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Daughter’s Facebook post reveals former headmaster’s breach of settlement’s confidentiality clause, costing dad $80,000

Joy P. Waltemath, J.D.

Because a discharged headmaster violated the confidentiality clause in his age discrimination settlement agreement by telling his daughter his case had settled, which she then trumpeted to approximately 1200 Facebook friends, the headmaster was precluded from enforcing the settlement agreement, a Florida state court of appeal ruled (Gulliver Schools Inc v Snay, February 26, 2014, Wells, L).

Settlement agreement’s confidentiality provision. The parties signed an agreement to settle the age discrimination and retaliation claims of the school’s former headmaster based on the nonrenewal of his contract. The settlement provided for the school to pay $10,000 in back pay to the headmaster with one check; $80,000 to the headmaster as a “1099” with a second check; and $60,000 to his attorneys with a third. Importantly, the agreement contained a confidentiality provision forbidding the headmaster from either directly or indirectly disclosing, discussing or communicating “to any entity or person, except his attorneys or other professional advisors or spouse any information whatsoever regarding the existence or terms of this Agreement.”  Violating the agreement’s confidentiality clause would result in a portion of the settlement proceeds (the $80,000 as a 1099) being disgorged.

This is why parents hate Facebook. Only four days after the agreement was signed, the school contacted its former employer to let him know that he had breached the confidentiality clause of the agreement based on the Facebook posting of his college-age daughter, which said “Mama and Papa Snay won the case against Gulliver. Gulliver is now officially paying for my vacation to Europe this summer. SUCK IT.” According to the court, this Facebook post went out to approximately 1200 of the daughter’s Facebook friends, many of whom were either current or past students at the school.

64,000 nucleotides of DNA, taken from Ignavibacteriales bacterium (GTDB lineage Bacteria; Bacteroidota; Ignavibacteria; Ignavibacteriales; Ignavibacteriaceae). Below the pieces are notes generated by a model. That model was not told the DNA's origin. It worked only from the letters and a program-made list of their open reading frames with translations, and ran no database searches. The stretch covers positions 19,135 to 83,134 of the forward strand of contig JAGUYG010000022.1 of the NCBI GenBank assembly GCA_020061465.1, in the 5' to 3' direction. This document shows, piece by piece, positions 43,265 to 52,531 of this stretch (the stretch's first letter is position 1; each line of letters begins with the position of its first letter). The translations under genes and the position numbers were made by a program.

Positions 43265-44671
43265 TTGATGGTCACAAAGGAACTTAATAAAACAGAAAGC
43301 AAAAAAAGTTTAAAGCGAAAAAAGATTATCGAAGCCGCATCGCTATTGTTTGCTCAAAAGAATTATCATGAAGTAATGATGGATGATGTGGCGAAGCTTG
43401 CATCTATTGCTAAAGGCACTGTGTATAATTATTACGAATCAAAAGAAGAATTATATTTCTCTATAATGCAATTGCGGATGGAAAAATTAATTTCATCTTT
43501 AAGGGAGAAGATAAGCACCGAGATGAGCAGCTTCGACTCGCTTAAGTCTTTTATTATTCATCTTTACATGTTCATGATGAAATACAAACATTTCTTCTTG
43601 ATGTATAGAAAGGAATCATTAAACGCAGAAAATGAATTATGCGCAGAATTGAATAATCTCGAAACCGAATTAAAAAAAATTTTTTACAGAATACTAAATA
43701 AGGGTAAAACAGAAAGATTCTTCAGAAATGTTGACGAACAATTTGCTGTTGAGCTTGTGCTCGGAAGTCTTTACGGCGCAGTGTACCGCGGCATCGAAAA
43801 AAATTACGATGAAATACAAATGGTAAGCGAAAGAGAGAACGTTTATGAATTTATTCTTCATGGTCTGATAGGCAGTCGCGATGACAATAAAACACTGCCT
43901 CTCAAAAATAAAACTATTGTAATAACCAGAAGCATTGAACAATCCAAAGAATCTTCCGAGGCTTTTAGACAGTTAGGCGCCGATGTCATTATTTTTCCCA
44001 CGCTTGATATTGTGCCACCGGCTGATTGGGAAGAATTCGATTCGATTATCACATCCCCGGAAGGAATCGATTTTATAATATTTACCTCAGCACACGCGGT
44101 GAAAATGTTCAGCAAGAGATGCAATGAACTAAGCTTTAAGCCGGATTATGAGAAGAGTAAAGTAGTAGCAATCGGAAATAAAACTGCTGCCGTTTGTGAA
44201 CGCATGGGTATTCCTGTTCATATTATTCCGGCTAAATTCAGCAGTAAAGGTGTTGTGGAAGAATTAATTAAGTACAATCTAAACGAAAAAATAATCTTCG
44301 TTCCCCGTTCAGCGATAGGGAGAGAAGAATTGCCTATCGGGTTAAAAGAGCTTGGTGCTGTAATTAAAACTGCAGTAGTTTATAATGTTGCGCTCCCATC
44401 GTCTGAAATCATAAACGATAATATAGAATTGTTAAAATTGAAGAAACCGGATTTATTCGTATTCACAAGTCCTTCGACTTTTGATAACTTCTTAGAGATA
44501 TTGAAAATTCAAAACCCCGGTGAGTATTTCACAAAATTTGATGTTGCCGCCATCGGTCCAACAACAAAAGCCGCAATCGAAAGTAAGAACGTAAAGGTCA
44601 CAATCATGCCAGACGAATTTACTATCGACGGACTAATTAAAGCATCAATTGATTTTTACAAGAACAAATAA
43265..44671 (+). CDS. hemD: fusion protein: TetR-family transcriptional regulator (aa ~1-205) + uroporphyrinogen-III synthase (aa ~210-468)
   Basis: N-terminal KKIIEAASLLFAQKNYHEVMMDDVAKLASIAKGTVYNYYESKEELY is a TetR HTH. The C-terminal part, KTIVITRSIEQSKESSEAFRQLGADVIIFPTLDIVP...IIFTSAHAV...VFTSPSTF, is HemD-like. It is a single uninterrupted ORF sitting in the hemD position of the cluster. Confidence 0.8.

This all happened within the seven-day period in which the headmaster had the right to revoke the agreement; however, the headmaster took no action to revoke. The next week, the school tendered the attorneys’ fees check and later tendered the $10,000 in back pay. Eventually, the headmaster sued to enforce the settlement agreement to get his $80,000.

Although the trial court had ruled that neither the headmaster’s communication to his daughter nor her Facebook post breached the confidentiality agreement, the appeals court disagreed. It found the plain, unambiguous meaning of the agreement’s confidentiality clause was that neither the headmaster nor his wife would “either directly or indirectly” disclose to anyone (other than their lawyers or other professionals) “any information” regarding the existence or the terms of the settlement. Because the headmaster testified in deposition that he told his daughter that the case was settled and he was happy with the results, that alone established a breach, concluded the court, and enforcement of the settlement agreement should have been denied.

Daughter’s need to know. Moreover, the court was not sympathetic to the headmaster’s argument that he needed to tell his daughter something (because she too allegedly had been subject to retaliation at the school); there was no evidence that he made his concerns known to the school, or even to his own attorneys, so that this issue could be addressed by the parties. “Before the ink was dry,” commented the court, the headmaster “violated the agreement by doing exactly what he had promised not to do.”  Moreover, his daughter then did precisely what the confidentiality agreement was designed to avoid, broadcasting to the school community that the headmaster had been successful in his age discrimination and retaliation case.